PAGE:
New data from researchers at Canaccord Genuity shows that Apple and Samsung accounted for all of the smartphone industry profits in the first quarter of 2013. All the other smartphone makers either posted losses or had profits too small to be seen on the pie chart.
All Things D’s John Paczkowski commented, “If you’re a smartphone manufacturer whose name isn’t Apple or Samsung, condolences on your March quarter. Because according to new research from Canaccord Genuity, it was a massive, will-crushing disappointment. In the first quarter of the year, Apple captured 57 percent of global smartphone industry profits. That left 43 percent for the taking. And Samsung, says Canaccord Genuity, took all of it — leaving nothing for BlackBerry, Nokia, or anyone else competing for the currently mythical title of ‘third smartphone platform.'”
CNET’s Don Reisinger explained, “Although that might sound like bad news for companies like Nokia, Motorola, and Sony, Cannacord pointed out that in the past, Apple and Samsung had actually combined to generate more than 100 percent of industry profits, due to losses at other handset makers. This time around, the figure is just 100 percent.”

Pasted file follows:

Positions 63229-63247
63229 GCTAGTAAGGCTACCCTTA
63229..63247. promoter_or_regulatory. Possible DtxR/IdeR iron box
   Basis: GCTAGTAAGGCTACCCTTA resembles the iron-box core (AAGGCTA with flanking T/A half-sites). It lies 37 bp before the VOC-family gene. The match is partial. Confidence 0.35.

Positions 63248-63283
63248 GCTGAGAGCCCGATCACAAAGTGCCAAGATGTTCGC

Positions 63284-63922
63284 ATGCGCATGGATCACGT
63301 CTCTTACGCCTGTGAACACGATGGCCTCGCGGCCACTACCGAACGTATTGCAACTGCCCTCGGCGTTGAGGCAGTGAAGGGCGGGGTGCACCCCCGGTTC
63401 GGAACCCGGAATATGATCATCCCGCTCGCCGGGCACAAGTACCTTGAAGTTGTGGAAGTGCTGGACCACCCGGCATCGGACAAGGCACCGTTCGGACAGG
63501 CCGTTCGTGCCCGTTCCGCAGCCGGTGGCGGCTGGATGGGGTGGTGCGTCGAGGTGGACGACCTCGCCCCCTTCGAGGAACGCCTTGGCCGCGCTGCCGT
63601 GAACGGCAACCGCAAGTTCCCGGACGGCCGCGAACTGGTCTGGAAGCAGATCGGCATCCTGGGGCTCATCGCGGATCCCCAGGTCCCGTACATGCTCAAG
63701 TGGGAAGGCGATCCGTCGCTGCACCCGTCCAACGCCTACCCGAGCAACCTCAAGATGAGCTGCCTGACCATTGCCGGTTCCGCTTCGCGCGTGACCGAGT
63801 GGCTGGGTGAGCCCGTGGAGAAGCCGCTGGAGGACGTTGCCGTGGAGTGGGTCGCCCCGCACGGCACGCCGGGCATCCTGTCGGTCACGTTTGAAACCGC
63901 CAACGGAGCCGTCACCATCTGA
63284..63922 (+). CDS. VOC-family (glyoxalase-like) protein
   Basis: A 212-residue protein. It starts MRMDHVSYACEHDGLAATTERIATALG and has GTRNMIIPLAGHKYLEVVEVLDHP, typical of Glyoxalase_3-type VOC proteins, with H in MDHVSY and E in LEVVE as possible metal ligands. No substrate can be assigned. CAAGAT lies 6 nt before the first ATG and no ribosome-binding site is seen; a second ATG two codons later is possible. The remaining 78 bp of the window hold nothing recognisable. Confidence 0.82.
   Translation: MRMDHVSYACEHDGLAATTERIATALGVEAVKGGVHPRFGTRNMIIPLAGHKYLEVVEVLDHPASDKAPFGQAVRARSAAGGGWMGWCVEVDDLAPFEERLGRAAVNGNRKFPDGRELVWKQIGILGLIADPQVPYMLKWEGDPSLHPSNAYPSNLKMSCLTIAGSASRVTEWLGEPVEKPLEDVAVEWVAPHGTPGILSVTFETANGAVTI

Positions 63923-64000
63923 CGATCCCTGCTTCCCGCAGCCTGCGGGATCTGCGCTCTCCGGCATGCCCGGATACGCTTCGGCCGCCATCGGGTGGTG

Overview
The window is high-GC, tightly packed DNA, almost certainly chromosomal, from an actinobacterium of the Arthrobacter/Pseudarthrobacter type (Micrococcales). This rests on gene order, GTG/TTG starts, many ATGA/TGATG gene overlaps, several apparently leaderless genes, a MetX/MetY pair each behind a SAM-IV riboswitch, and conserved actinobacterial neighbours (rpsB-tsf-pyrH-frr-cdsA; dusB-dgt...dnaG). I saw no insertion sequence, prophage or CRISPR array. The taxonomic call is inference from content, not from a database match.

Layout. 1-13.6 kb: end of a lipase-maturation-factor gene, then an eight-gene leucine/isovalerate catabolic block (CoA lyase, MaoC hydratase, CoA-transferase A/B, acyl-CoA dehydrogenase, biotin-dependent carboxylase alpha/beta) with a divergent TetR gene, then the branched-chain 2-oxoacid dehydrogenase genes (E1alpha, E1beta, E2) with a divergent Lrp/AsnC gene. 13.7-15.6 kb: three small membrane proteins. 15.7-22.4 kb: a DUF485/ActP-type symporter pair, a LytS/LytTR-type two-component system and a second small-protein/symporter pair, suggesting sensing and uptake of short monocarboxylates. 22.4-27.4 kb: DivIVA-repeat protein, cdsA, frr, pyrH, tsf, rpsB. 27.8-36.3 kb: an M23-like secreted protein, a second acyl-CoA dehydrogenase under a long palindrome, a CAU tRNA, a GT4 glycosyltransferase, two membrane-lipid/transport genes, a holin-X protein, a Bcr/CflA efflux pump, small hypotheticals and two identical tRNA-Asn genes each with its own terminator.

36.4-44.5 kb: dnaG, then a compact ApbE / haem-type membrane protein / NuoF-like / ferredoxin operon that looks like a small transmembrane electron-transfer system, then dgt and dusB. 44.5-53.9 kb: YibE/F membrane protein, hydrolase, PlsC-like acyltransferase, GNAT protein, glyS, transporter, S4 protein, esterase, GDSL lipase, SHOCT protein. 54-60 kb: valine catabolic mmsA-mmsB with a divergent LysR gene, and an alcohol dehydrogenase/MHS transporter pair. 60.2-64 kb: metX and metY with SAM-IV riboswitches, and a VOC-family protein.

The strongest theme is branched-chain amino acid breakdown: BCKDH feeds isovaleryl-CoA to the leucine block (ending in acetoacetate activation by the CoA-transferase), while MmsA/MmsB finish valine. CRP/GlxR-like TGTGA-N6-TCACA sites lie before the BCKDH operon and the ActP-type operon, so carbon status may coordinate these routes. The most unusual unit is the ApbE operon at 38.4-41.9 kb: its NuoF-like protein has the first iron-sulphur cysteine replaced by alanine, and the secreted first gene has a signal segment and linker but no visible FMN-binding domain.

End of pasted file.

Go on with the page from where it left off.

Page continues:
InformationWeek’s Eric Zeman noted, “BlackBerry, HTC, Nokia and Sony together account for 0% of all the profits in the smartphone industry. LG can brag to these companies about its success, because it holds about 1% of the industry’s profits. Motorola, well, it is in the hole and has -1% of the smartphone industry’s profits due to its continued losses. Huawei, Kyocera, Pantech and ZTE’s collective profits don’t even hit the scale. It almost makes you wonder why these companies bother at all.”
Phil Goldstein with FierceWireless pointed out, “The dynamic between Apple and Samsung is changing. A year ago, Apple took home 74 percent of smartphone industry profits and Samsung took 23 percent. Samsung’s share nearly doubled year-over-year in the first quarter, and [Canaccord Genuity analyst Michael] Walkley said that the global launch of Samsung’s Galaxy S4 and slowing iPhone sales could push Samsung ahead in the second quarter.”